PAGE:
Question from Jae:
I’ve noticed that a lot of hair has been coming out when I detangle my hair. I’m just not sure if I should be losing that much, maybe I’m a little paranoid. But if it is breaking, I really want to handle it before it goes haywire. Sometimes even when I slightly manipulate it, I’ll see some falling out.Some hair background: I wash my hair twice a week, deep conditioning when I do. I use an all natural shampoo and only shampoo once per session. I use burdock root butter from Qhemet for moisture and the balm for my scalp. Shea butter, too. I use a leave-in treatment. Oh, and also, I have no skills when it comes to styling, so I just rock a twist-out fro-ish thing. I think my texture is 4c, though the back and sides are a bit softer. Middle is waaay kinkier. I’m attaching a pic of the hair I shed when I detangle.
It is said that it is normal to lose 50–100 hairs a day. This number can vary depending on how often you comb your hair. Of course, this is not something you can easily tell just by looking, especially with the texture and thickness of natural hair. The easiest thing to do is to keep track of your shedding for a few months at a time, especially if you are a recent natural. You may need to get used to what your natural-shedding looks like in contrast to relaxer-shedding. Shedding can increase at certain times of the year, can be linked to changes in a woman’s cycle and after child-birth (hormonal), medication, illness, malnutrition, or stress.
Try reducing the frequency of hair washing. Twice a week is not a lot, but it is more necessary if you have a lot of product buildup. Many naturals don’t realize it, but with curlier textures washing is actually a lot of manipulation, especially due to the tedious process of detangling. This doesn’t matter as much with shorter hair. When my hair was short, I washed it almost every day with no problems. But with longer hair, this type of manipulation can lead to breakage, especially with the use of shampoo. Cut the shampooing down to once a week or try co-washing. My hair thrives better with co-washing. It also retains more moisture and stays softer. I do an occasional shampoo or co-wash with baking soda only if I have a lot of product build-up. Does your shampoo have sulfates in it? Because that can also dry out the hair.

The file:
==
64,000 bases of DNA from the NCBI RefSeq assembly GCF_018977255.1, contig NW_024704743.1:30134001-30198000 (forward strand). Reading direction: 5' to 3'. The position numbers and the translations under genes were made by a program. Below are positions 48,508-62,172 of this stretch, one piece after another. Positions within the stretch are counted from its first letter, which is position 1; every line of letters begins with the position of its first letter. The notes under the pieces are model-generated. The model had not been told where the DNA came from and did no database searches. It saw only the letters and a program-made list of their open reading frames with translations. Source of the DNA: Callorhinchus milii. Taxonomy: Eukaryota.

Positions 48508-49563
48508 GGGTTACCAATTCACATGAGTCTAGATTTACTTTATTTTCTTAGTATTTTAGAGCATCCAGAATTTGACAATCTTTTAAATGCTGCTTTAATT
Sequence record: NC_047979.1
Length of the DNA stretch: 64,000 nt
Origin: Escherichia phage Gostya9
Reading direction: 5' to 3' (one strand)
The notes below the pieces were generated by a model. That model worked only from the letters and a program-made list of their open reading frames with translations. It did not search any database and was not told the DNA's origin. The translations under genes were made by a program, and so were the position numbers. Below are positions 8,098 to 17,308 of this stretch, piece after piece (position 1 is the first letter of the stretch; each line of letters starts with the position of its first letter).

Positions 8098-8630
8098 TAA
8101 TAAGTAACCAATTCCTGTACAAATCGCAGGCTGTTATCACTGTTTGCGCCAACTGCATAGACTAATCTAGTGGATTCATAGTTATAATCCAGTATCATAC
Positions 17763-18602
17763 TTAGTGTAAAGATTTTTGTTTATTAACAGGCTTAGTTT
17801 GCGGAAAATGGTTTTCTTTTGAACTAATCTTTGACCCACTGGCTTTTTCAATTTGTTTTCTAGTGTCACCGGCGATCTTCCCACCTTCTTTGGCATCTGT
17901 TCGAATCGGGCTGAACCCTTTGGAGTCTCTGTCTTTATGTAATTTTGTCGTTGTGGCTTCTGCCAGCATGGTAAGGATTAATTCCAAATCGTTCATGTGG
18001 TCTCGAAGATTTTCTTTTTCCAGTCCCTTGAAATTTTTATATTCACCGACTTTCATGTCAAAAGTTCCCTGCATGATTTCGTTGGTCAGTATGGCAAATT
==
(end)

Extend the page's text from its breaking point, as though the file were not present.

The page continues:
For your hair type, the less you comb the better. This does not mean you should neglect detangling; because this may result in knots and tangles leading to breakage when you finally do detangle. It is up to you to decide which detangling routine works best and to pick styles that discourage tangling. Continue with the deep conditioning for moisture with every wash. If you re-twist many times during the week in preparation for the twist out, this may add to manipulation. You use great moisturizing products so I don’t believe that could be behind any breakage. If your moisturizers are working well for you, I wouldn’t change a thing! You may find it helpful to mist your twists each night then seal with oil to keep your hair hydrated.
If the shedding gets really bad, try a light protein treatment. And sometimes a good trim helps with shedding. There is no need for concern unless the shedding increases or if your hair comes out in chunks just by pulling at it. In that case, I would suggest visiting a dermatologist or trichologist.
Ladies, do you experience shedding when you detangle? How do you deal with it?
This post was originally published on September 29, 2009